You are here
US homebuilder sentiment eases for first time in five months
[WASHINGTON] Homebuilder sentiment in the US eased in November for the first time in five months while holding close to the highest level since Feb 2018.
The National Association of Home Builders/Wells Fargo Housing Market Index edged down 1 point to 70 as sales and traffic of prospective buyers cooled, according to data released Monday. The group's gauge of builder optimism about sales over the next six months advanced to the highest since May 2018.
A downturn in sentiment among builders in the South, the largest US region, was responsible for the November decrease. While low borrowing costs and a sturdy job market continue to fuel demand, smaller builders remain constrained by lot availability and difficulty finding skilled labour, NAHB says.
The average rate on a 30-year fixed mortgage crept up to 3.75 per cent last week, according to Freddie Mac data, after falling in September to an almost three-year low of 3.49 per cent. The Federal Reserve has lowered its benchmark rate three times in the second half of the year.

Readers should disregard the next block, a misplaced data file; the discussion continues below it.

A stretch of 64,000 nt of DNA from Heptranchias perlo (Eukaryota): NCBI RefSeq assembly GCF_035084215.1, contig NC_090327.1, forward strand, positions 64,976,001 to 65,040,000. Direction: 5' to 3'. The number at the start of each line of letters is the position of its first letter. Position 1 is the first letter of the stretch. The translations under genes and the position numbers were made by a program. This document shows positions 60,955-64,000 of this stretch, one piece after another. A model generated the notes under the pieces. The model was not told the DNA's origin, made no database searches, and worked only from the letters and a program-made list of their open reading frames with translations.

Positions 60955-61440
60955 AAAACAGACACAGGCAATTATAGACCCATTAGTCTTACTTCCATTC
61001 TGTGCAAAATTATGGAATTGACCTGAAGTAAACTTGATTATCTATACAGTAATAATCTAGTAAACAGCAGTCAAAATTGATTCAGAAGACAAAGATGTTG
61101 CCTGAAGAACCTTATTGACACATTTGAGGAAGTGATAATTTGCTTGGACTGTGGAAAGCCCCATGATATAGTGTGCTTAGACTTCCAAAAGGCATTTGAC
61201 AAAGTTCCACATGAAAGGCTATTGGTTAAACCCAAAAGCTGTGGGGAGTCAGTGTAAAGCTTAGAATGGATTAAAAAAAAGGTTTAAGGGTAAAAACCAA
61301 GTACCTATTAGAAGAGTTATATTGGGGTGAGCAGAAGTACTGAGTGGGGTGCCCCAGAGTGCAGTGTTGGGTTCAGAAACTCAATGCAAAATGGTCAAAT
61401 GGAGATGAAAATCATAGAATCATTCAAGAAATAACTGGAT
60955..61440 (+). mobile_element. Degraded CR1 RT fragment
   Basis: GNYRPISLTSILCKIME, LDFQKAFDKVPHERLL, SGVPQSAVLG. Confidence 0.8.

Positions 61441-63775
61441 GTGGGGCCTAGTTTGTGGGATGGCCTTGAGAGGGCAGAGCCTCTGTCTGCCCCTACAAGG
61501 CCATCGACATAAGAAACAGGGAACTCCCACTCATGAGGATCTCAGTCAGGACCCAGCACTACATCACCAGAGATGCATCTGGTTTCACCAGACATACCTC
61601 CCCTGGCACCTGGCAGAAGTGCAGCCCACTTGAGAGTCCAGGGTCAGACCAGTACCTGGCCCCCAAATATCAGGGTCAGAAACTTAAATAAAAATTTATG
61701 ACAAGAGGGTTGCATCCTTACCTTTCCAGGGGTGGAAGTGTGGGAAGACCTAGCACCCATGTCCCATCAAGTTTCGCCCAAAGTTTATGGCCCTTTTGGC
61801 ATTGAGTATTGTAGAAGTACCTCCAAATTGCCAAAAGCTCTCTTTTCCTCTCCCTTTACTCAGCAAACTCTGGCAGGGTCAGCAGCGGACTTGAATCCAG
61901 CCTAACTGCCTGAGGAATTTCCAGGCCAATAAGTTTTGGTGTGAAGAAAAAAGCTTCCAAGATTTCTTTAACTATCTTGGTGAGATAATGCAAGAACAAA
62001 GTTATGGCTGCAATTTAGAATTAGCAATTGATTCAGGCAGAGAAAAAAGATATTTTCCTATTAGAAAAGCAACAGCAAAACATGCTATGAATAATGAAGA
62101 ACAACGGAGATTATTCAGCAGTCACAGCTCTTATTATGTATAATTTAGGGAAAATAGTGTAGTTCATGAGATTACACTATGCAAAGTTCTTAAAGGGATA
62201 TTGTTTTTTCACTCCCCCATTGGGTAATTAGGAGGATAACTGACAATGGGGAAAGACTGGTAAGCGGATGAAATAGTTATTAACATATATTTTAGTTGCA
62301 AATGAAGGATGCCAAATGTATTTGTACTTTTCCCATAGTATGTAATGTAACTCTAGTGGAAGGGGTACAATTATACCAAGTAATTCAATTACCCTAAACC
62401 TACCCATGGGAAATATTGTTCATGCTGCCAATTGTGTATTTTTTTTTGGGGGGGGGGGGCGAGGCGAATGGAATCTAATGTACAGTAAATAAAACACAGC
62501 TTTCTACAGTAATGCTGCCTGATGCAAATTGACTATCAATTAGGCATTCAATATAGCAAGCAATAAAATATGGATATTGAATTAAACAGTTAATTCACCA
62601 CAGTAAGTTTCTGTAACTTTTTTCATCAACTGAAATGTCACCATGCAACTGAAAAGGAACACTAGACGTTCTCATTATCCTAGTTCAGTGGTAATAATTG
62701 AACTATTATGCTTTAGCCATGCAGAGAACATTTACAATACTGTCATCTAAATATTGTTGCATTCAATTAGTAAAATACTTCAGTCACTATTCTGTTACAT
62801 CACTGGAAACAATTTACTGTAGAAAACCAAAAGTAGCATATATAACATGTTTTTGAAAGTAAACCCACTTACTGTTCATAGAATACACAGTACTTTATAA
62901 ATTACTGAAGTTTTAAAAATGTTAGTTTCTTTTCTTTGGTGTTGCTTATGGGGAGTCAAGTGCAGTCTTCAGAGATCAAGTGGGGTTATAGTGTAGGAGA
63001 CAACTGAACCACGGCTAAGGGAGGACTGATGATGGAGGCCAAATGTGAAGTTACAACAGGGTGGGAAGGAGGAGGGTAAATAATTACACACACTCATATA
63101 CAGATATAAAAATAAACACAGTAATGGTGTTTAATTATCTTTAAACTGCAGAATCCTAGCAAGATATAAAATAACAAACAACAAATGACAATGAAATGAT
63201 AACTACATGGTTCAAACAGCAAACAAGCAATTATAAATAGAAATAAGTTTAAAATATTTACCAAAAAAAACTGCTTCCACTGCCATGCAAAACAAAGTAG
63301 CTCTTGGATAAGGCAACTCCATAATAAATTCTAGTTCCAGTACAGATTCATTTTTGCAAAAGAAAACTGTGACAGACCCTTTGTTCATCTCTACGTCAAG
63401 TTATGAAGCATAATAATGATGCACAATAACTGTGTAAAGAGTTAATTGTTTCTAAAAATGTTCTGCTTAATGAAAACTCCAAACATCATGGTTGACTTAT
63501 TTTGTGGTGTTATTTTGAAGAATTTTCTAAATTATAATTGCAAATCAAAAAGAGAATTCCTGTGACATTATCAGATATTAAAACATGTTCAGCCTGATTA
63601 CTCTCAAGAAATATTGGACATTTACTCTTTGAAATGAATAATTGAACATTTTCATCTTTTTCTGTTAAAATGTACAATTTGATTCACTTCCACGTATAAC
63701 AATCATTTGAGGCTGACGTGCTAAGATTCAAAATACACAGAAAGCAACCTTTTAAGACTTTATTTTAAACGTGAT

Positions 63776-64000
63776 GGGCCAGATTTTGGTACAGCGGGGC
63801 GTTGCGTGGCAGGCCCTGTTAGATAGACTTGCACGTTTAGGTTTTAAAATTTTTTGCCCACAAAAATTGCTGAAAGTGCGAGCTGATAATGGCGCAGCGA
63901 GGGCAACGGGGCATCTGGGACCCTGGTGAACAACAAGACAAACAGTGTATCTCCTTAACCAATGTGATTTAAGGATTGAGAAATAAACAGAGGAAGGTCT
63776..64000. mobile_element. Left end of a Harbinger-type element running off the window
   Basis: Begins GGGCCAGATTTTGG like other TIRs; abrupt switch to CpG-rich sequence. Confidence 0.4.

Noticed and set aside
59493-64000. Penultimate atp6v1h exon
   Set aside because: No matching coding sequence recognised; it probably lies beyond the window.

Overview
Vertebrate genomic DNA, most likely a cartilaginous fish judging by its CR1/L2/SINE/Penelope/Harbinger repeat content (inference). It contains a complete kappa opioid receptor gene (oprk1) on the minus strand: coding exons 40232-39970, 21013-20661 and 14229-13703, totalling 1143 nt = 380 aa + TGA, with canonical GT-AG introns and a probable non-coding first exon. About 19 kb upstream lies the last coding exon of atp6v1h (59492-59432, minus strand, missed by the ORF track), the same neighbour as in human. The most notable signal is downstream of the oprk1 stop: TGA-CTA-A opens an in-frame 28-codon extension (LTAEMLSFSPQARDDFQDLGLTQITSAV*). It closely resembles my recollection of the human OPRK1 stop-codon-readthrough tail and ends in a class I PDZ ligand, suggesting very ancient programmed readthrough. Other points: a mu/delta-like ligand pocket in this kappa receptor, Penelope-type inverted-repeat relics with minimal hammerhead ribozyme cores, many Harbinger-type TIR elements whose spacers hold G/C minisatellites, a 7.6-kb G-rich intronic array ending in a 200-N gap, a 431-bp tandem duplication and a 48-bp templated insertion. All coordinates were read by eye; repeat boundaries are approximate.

Home sales have improved markedly from last year when affordability issues suppressed demand. The latest government data showed purchases of new properties remain close to an almost 12-year high.
"We have seen substantial year-over-year improvement following the housing affordability crunch of late 2018, when the HMI stood at 60," Robert Dietz, NAHB's chief economist, said in a statement. "However, lot shortages remain a serious problem, particularly among custom builders. Builders also continue to grapple with other affordability headwinds, including a lack of labor and regulatory constraints."
The South posted the lone decline among four regions. The reading for the West climbed to the highest level since 2016.
The index of present sales fell 2 points to 76 while the future sales measure rose 1 point to 77. The buyer traffic gauge slipped slipped 1 point to 53.
Readings above 50 indicate more builders view conditions as good than poor.